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Wednesday, December 1, 2021

A plea to end Mérida’s days of unchecked growth

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Carlos Rosado van der Gracht
Born in Mérida, Carlos Rosado van der Gracht is a Mexican/Canadian blogger, photographer and adventure expedition leader. He holds degrees in multimedia, philosophy and translation from universities in Mexico, Canada and Norway. Sign up for the Yucatán Roundup, a free newsletter, which delivers the week's top headlines every Monday.
Mérida’s urban sprawl continues to grow far beyond the cities boundaries. Photo: Carlos Rosado van der Gracht

A new report, “The Costs of Urban Expansion in Mexico,” has found that Mérida’s strategy for growth is alarmingly deficient.

The study — which also looked at other growing mid-sized metropolitan areas in the country, such as Tuxtla Gutiérrez, Reynosa, and Culiacán — recommends the development of a concrete growth strategy based on real needs rather than market speculation. 

The most problematic issues facing Mérida, according to the report, include public transit, deforestation, climate change, poor water quality, and socioeconomic marginalization. 

“The growth that Mérida has experience over the past 20 years is simply not sustainable and will likely result in worsening environmental and social problems,” said Pablo Lazo, co-author of the report.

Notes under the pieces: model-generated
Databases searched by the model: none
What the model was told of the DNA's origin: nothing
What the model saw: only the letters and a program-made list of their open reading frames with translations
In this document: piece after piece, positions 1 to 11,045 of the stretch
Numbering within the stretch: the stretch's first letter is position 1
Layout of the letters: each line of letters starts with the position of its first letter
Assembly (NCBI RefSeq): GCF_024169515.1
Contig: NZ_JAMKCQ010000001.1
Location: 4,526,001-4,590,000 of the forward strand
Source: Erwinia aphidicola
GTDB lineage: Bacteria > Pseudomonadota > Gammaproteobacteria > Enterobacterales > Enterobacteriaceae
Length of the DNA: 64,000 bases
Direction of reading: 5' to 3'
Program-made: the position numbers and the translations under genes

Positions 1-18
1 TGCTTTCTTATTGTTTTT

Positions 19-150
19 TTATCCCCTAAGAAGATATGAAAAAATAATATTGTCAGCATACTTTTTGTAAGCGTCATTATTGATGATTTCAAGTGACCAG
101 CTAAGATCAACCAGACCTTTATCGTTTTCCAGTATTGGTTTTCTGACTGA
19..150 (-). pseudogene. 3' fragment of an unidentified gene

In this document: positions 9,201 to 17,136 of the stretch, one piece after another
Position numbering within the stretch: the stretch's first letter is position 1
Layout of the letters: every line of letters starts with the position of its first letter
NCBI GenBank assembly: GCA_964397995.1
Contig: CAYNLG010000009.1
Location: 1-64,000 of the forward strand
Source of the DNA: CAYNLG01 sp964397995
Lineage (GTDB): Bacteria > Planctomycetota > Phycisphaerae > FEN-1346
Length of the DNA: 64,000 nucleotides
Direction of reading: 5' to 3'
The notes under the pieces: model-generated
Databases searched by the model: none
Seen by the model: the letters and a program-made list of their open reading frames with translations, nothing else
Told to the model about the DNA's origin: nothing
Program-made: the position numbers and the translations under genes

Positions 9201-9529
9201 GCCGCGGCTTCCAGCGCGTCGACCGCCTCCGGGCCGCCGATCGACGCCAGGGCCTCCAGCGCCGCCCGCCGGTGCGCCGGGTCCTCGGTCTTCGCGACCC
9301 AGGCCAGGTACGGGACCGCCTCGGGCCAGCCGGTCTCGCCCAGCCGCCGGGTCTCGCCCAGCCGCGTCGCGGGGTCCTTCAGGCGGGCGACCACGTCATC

Aside from environmental and social dangers, the authors of the report also warned that the cost of delivering public services to Mexico’s ever-expanding cities now exceeds 1% of national GDP. 

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Though most metropolitan areas in Mexico, Mérida included, do in fact have growth strategies (at least on paper) their recommendations typically take a back seat to short-term profits. 

Even when legally binding rules or bylaws are broken by developers, more often than not, issues are settled behind closed doors, making way for cronyism and corruption.

Earlier this year, a court in Yucatán recently found that the Urban Center shopping plaza was built despite not meeting zoning requirements. The shopping center continues to operate and authorities have yet to intervene.

The skirting of the law and ruling by judges also extends to projects developed and promoted by the government itself. The most blatant example is that of the Mayan Train rail project, which was ordered to permanently halt construction by a judge in Yucatán, but continues on anyway.

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